When I was ordained as a "Minister of Word and Sacrament" in the Reformed Church in America, a denomination that began in 1628, I imagined that I was being ordained to a church that was "reformed and always reforming!" (Emphasis mine).
Reformata et semper reformanda was a theme of the Reformation, which Martin Luther kicked off on Oct. 31, 1517 when he nailed his Ninety-Five Theses to front door of Castle Church of Wittenberg, Germany.
But rather than reviewing history from a half-millennia ago, let me explain what I hoped for 22 years ago, when I was ordained.
In 1989, apartheid was still going on in South Africa. The first I heard of such a thing was when my younger sister commended to my reading Alan Paton's book, Cry the Beloved Country. "Tutu" came to mean a bespectacled, spit-fire of an African bishop, rather than something worn by ballerinas.
And back then, of course, the Irish rock group U2 had made it "cool" to oppose apartheid.
As I would drive from tony Princeton to depressed Newark, I would turn on U2's album Rattle and Hum and blast the song, "Silver and Gold," that Bono wrote as a direct attack on apartheid.
About midway through the song, Bono, as he is wont to do pauses to talk it out. He says:
"Yep, silver and gold.
This song was written in a hotel room in New York City. . .
This is a song written about a man in a shanty town outside of Johannesburg.
A man who's sick of looking down the barrel of white South Africa.
A man who is at the point where he is ready to take up arms
against his oppressor.
A man who has lost faith in the peacemakers of the west while
they argue and while they fail to support a man like bishop Tutu
and his request for economic sanctions against South Africa.
Am I buggin' you?
I don't mean to bug ya.
Ok Edge, play the blues."
The church is called to "bug ya."
Reformation Sunday's lectionary this year is from Matthew 23. It's a powerful text (read it in its entirety HERE), wherein Jesus cautions his followers to not become like the religious leaders:
"'But woe to you, scribes and Pharisees, hypocrites! For you lock people out of the kingdom of heaven. For you do not go in yourselves, and when others are going in, you stop them. Woe to you, scribes and Pharisees, hypocrites! For you cross sea and land to make a single convert, and you make the new convert twice as much a child of hell as yourselves. 'Woe to you, blind guides, who say, "Whoever swears by the sanctuary is bound by nothing, but whoever swears by the gold of the sanctuary is bound by the oath."
Ironically, Jesus Christ bothered more people than Bono and Tutu combined. And we in America don't even notice what we need to reform. Here is a smattering of ideas:
- Today Bread for the World is calling people to demand that Senators don't decrease foreign aid funding. How often do we talk about Africa from our pulpits as a justice mandate? (And frankly, not just a place to send "missionaries"?)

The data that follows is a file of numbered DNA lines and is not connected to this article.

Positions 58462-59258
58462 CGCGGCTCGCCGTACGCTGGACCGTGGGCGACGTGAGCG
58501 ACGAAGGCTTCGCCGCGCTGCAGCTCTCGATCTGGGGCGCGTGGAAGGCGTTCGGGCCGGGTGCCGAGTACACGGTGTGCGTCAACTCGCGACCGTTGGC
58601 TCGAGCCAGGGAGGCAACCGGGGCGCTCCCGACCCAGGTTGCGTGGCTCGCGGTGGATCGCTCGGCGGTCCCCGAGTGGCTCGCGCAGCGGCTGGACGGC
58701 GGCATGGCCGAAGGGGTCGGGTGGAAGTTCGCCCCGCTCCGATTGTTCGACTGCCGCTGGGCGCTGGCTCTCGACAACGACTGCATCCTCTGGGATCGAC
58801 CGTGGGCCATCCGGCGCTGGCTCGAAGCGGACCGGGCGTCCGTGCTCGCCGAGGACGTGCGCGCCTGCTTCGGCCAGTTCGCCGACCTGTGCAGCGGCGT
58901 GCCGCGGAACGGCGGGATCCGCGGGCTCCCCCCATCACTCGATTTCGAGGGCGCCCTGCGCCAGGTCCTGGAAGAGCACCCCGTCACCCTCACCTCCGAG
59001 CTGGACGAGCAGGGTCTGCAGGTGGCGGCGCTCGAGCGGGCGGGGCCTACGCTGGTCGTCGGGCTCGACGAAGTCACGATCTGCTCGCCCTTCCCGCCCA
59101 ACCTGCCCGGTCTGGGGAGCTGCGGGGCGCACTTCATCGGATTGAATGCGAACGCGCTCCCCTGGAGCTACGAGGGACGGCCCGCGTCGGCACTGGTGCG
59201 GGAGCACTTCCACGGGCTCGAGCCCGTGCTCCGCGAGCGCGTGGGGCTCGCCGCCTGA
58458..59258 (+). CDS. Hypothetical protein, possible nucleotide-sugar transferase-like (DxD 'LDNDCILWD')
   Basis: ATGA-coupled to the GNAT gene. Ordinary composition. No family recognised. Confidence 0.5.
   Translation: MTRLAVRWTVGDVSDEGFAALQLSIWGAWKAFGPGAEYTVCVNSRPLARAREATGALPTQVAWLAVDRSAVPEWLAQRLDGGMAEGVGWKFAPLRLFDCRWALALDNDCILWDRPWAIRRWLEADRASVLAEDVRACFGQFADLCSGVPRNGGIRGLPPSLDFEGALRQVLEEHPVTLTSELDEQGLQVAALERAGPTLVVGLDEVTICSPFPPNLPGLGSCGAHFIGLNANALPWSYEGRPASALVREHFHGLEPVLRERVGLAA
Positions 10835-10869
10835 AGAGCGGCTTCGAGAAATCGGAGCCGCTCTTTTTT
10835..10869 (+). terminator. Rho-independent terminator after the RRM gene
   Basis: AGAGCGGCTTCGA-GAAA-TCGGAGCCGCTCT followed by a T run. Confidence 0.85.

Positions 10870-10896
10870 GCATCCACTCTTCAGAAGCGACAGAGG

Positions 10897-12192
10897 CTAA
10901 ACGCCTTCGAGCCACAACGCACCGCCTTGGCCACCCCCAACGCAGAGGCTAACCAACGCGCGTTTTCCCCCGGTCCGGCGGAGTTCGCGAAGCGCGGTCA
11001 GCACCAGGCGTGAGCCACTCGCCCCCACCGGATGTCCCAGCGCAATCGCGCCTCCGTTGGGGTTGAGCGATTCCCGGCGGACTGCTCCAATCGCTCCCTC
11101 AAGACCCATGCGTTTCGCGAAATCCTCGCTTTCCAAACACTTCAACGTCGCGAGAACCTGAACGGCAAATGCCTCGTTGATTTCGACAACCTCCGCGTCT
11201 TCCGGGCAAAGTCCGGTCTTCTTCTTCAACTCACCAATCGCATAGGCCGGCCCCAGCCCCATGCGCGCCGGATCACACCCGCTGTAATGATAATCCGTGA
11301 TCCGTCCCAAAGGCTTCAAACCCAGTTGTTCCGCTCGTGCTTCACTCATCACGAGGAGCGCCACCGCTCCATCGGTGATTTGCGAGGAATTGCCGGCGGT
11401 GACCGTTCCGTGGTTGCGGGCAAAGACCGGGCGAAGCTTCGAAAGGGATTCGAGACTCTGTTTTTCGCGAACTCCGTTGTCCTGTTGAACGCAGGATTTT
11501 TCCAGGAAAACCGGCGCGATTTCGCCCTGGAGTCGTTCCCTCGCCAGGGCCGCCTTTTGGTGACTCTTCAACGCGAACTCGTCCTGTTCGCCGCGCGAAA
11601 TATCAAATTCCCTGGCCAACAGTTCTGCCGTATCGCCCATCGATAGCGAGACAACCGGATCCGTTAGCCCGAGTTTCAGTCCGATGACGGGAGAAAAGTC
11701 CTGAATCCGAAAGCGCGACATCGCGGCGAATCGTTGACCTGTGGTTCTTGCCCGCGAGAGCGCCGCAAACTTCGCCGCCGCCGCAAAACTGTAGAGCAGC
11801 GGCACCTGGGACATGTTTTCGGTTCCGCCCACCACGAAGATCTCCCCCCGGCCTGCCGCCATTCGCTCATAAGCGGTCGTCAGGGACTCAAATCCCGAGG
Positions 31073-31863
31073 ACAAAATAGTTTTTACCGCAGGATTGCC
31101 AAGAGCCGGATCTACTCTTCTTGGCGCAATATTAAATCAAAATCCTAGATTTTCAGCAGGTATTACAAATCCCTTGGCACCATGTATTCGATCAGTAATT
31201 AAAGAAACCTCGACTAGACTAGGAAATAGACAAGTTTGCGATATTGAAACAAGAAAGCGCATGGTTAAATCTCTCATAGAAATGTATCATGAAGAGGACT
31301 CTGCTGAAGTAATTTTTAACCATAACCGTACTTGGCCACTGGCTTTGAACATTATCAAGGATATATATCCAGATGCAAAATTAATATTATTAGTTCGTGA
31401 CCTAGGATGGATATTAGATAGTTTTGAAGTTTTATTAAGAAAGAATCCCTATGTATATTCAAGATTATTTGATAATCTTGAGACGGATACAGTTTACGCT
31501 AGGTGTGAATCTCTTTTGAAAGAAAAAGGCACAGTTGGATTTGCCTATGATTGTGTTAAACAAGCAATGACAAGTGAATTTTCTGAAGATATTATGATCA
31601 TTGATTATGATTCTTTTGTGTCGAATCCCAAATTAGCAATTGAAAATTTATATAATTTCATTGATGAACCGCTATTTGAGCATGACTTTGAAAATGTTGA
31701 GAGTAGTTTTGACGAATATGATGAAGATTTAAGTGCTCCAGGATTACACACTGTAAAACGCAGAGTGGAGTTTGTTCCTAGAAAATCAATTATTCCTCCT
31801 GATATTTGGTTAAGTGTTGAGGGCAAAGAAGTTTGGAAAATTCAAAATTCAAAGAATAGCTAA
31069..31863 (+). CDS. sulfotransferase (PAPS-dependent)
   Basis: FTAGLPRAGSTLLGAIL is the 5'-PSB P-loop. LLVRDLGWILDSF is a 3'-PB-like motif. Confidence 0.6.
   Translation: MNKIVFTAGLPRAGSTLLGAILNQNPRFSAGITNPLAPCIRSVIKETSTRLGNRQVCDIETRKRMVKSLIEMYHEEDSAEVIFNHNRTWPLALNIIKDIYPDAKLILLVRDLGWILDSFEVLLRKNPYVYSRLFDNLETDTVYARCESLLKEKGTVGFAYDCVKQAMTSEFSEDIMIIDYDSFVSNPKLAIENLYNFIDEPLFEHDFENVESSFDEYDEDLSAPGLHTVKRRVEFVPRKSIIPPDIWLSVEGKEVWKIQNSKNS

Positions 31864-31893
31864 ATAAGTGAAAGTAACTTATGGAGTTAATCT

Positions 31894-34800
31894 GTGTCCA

- At present 13.3 million are facing a "humanitarian emergency" in the Horn of Africa. What if even half of the estimated $2 billion dollars spent on Halloween candy went to Africa? What if (crazy thought) those of us who call ourselves "Christian" were to even cut in half the dollars we spent on candy and have a national Reformation next year, with the money going to those who have no food?
- What if (this is SUCH a crazy idea!) we who call ourselves Christian were to work together more politically? Jim Wallis and Arthur Brooks (head of the American Enterprise Institute) have creative dialogues and both have said that they are beneficial and informative. Both are good men with very different ideas. But they both agree that poverty is not a virture and must be eradicated.
On Rattle and Hum, after "Silver and Gold," U2 segues into, "In the Name of Love," its tribute to Martin Luther King, Jr., where Bono sings:
Early morning, April 4
Shot rings out in the Memphis sky
Free at last, they took your life
They could not take your pride . . .
For the Rev. Martin Luther King, sing:
In the name of Love-what more in the name of Love?
On Reformation Day -- reformed and always reforming! (emphasis still mine) -- I offer this quote from the indomitable anti-apartheid reformer Allan Boesak, who wrote in his book Black and Reformed:
"The Christian church can take a stand, not because it possesses earthly power, or because it has 'control' over the situation. Over against the political, economic, and military powers that seek to rule this world, the Church remains weak and in a sense defenseless. But it takes this stand because it refuses to believe that the powers of oppression, death, and destruction have the last word. Even when facing these powers the church continues to believe that Jesus Christ is Lord and, therefore, the life of the world. And it is this faith in the living One, this refusal to bow down to the false gods of death, that is the strength of the church."
In the name of Love . . .
Rev. Ruth Hawley-Lowry is a pastor in Michigan who is looking for the next place where she might "break the silence."